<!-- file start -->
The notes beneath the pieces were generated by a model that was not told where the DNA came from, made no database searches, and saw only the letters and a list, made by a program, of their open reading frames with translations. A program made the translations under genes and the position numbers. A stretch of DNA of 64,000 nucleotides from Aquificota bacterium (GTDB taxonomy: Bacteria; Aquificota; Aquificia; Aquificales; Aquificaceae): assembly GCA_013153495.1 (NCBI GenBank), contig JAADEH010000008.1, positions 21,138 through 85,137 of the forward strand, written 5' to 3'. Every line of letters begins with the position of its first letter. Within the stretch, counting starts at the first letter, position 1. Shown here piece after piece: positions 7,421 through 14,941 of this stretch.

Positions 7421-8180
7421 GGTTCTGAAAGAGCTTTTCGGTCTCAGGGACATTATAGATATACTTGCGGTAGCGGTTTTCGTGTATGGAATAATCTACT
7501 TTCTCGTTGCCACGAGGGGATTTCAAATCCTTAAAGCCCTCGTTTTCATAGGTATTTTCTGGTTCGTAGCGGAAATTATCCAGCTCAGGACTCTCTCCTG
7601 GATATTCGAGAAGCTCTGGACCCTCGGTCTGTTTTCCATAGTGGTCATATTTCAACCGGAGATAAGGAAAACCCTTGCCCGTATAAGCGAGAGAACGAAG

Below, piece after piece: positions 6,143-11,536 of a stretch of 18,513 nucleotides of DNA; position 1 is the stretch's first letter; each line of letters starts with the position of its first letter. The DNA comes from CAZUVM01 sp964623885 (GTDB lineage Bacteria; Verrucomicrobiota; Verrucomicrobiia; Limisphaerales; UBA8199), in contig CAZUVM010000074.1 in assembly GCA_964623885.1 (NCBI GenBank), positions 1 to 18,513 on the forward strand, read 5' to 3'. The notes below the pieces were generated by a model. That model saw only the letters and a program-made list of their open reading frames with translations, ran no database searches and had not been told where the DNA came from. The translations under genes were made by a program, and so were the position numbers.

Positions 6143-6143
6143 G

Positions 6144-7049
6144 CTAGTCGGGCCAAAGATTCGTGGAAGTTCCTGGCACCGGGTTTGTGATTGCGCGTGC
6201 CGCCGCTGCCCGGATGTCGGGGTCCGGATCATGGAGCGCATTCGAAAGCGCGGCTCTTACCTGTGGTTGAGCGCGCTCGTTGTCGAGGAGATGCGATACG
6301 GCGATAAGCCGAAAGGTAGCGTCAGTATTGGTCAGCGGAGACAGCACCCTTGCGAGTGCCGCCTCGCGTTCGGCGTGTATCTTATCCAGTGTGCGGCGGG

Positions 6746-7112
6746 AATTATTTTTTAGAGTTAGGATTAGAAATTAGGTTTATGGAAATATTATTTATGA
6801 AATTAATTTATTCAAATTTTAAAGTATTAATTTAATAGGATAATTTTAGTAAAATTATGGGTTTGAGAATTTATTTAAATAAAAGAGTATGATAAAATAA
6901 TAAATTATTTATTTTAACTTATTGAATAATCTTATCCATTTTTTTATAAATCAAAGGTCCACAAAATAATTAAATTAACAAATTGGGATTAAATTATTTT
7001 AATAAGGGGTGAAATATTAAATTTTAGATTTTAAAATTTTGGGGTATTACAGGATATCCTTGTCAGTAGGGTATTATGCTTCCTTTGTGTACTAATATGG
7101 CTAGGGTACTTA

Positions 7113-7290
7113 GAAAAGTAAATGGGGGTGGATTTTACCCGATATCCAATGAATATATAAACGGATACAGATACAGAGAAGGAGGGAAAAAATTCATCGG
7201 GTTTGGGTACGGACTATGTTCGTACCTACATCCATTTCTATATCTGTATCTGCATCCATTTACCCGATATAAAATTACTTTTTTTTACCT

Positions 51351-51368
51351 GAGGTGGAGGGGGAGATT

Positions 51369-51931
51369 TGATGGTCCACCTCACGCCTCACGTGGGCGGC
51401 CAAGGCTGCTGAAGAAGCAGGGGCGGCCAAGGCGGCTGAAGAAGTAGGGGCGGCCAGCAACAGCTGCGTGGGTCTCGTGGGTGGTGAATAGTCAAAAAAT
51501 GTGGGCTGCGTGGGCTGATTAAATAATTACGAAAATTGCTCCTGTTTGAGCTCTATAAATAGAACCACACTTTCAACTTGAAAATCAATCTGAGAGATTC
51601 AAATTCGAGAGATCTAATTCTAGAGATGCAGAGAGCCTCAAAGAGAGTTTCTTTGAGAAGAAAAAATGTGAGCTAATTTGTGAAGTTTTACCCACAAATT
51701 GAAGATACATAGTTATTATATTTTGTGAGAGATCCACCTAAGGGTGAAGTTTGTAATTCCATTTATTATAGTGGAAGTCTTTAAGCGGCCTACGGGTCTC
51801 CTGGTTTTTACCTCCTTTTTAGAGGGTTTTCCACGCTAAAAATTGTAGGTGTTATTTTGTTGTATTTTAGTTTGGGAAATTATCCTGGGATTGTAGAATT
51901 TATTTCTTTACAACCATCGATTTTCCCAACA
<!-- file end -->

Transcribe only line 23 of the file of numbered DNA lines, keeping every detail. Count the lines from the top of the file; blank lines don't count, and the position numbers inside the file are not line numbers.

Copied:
51351 GAGGTGGAGGGGGAGATT